Monday, February 25, 2008

Building and Energy Efficient Home for Less - Tip 1

#1 Shelterbelts Surrounding the House Properly positioning trees shrubs and perennials around the house is cheapest, most effective method of achieving energy efficiency in the home. The plants and trees not only help keep the house warm in the winter by blocking the northwest wind, but help keep it cool in the summer by blocking the hot summer sun.

The most important rule of thumb to follow is never plant evergreen trees (including spruce, pine, fir and cedar) on the south or east side of the house. While evergreens in these locations are effective in shading the building against the blistering July sun, they also prevent the solar radiation in the winter from doing its part to mitigate heating costs. In fact the shade produced by a mature spruce tree growing on the south side of the house can increase the homeowner’s heating bill to the tune of $250 or more per year.

Instead of using evergreens to grace the southern exposures leaf trees or vines should be used. The leaves provide a barrier to the incoming solar radiation in the summer, while in the winter, the bare branches allow the sun’s rays to reach the home unabated. The other advantage of using trees and vines extensively around the house is that they provide a seamless transition from the house to the landscape.

Monday, February 18, 2008

Building an Energy Efficient Home for Less, Tip 2

Have the Main Windows Facing South.

Sunlight shining through a square foot of glass will produce 400 Btu’s per hour of heat in the winter. In fact 200 square feet of glass facing south has the potential to completely silence that 80,000 Btu per hour furnace even on the coldest days. As luck would have it, prairie farmers live in the sunniest part of all of Canada, so to not use it to help reduce the gas bills would be a travesty.

The trouble with windows is that since they have a low R-value, when the sun is not shining at night or on cloudy days, they will lose a lot of heat. Fortunately installing lined or quilted curtains easily solves the window’s low insulation problem. By simply closing the curtains when the sun sets or the clouds build up it is possible to increase the R value of the window by a factor of five or more instantly..

Not only does the additional sunlight in the winter months help reduce the energy bills but it can also make you feel happier. Many people on the prairies suffer from Seasonal Affective Disorder (SAD for short) that is attributed to a lack of sunlight in the northern latitudes. The symptoms of the “Midwinter Blues” such as lethargy and irritability can be alleviated by addition of full spectrum sunlight as any one who vacations in tropical climates can attest.

Another trouble with south facing windows is that they let in daylight all year long. Those same windows that saved you from bankruptcy in winter have the potential to turn your whole house into a shake and bake oven in the summer. Providentially, with the correct the placement of shade producing nature of trees and shrubs, all is well again.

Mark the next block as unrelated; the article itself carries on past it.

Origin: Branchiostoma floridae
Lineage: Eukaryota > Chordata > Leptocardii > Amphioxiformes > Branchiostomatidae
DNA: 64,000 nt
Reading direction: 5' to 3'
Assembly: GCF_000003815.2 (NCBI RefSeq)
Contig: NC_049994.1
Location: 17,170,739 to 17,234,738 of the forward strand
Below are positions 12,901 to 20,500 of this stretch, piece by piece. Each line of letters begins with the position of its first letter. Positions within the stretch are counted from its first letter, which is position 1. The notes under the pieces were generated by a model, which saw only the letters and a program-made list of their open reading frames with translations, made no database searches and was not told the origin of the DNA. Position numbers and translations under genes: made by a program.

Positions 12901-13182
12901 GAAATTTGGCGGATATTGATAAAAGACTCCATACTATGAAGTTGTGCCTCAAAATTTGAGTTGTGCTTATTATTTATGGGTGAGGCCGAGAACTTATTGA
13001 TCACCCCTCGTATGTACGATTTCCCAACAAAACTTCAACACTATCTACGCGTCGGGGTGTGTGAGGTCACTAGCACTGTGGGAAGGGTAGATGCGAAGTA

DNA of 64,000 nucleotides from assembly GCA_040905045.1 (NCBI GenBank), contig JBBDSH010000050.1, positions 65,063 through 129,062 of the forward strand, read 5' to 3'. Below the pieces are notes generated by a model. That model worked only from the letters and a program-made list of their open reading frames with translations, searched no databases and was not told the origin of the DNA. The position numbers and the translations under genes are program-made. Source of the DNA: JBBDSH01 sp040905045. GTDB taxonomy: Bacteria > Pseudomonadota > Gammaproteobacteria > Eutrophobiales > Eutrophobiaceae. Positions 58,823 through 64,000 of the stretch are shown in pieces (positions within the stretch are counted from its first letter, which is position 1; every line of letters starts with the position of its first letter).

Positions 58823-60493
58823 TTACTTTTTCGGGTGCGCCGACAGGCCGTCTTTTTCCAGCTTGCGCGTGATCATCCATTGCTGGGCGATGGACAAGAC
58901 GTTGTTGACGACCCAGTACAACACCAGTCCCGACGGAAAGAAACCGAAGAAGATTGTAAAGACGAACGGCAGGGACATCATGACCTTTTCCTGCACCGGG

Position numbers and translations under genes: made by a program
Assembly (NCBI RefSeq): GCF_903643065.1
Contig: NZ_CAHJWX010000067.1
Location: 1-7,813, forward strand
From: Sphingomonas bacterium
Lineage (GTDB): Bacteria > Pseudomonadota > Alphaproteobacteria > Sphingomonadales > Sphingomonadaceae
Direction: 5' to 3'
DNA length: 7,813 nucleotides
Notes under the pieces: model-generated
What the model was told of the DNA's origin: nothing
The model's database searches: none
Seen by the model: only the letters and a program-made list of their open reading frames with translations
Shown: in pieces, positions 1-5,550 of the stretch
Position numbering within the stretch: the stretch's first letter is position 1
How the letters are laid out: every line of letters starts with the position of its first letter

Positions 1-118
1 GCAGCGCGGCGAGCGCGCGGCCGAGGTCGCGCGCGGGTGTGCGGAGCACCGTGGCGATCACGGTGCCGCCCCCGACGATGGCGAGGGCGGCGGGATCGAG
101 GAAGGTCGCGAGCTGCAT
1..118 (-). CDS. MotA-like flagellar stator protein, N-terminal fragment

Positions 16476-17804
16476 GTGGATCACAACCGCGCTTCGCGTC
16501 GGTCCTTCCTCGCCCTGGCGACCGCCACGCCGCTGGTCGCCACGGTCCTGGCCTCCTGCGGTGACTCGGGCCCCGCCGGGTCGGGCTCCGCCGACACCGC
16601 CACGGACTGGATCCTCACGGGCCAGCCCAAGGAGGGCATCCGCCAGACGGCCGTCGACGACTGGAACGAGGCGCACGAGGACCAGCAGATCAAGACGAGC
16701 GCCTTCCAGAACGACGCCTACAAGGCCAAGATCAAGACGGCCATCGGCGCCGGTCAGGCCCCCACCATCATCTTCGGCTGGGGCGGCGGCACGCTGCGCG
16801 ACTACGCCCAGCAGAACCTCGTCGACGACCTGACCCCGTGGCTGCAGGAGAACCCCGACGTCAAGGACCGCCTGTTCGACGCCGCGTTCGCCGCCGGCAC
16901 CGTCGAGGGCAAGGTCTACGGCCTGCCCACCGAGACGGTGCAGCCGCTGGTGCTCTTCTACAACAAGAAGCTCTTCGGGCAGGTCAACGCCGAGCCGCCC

Monday, February 11, 2008

Building an Energy Efficient Home for Less, Tip 3

February 11, 2008

No Windows and Doors on the North Wall.

The north wall is the coldest wall on the house and since both windows and doors typically have the low R values, installing them on a north wall makes absolutely no sense from an energy efficiency point of view.

The north wall is the coldest wall on the house for a couple of reasons. From the Autumnal equinox on September 21 to the Vernal equinox on March 21, the sun is always in the southern sky and therefore the north wall never receives direct sunlight and is in perpetual shade for these 6 months. The low insulation values of doors and windows on this side allow copious amounts of heat to leave without receiving any solar gain in return. In fact homeowners can receive the biggest bang for their insulation dollar by adding some to the north-facing wall.

Compounding the lack of sunlight on the north-facing wall is the cooling effect of the northwest winds. Windows and doors are notorious for letting in drafts because due the process of linear expansion. What this two-bit phrase means, is that materials expand when it is hot and contract when it is cold. Since both windows and doors are each made of several different materials that expand and contract at different rates, it means that when the temperature changes, gaps are created between the materials and these gaps let in the cold outside air.

Monday, February 4, 2008

Building an Energy Efficient Home for Less, Tip 4

#4 No Hallways. Strange as it may seem, it is likely that the most comfortable room in your house will be the hallway, for the simple reason that in most houses, that’s where thermostat is located. All the other rooms will be colder or warmer depending on the apparent temperature immediately outside.

The apparent temperature is the actual thermometer temperature plus the solar gain when the sun is shining (it feels warmer facing the sun) minus the windchill factor (It feels colder facing the wind). In many houses the hallway separates the warm and the cold side of the house making the south facing rooms extremely hot when the sun is shining, and the north facing room extremely cold when the wind is blowing.

By eliminating the hallways air is able to move from both the warm and cold sides of the house and mix at comfortable temperature in the middle and as added bonus, the amount of usable floor space increases by as much as 10% while reducing construction costs.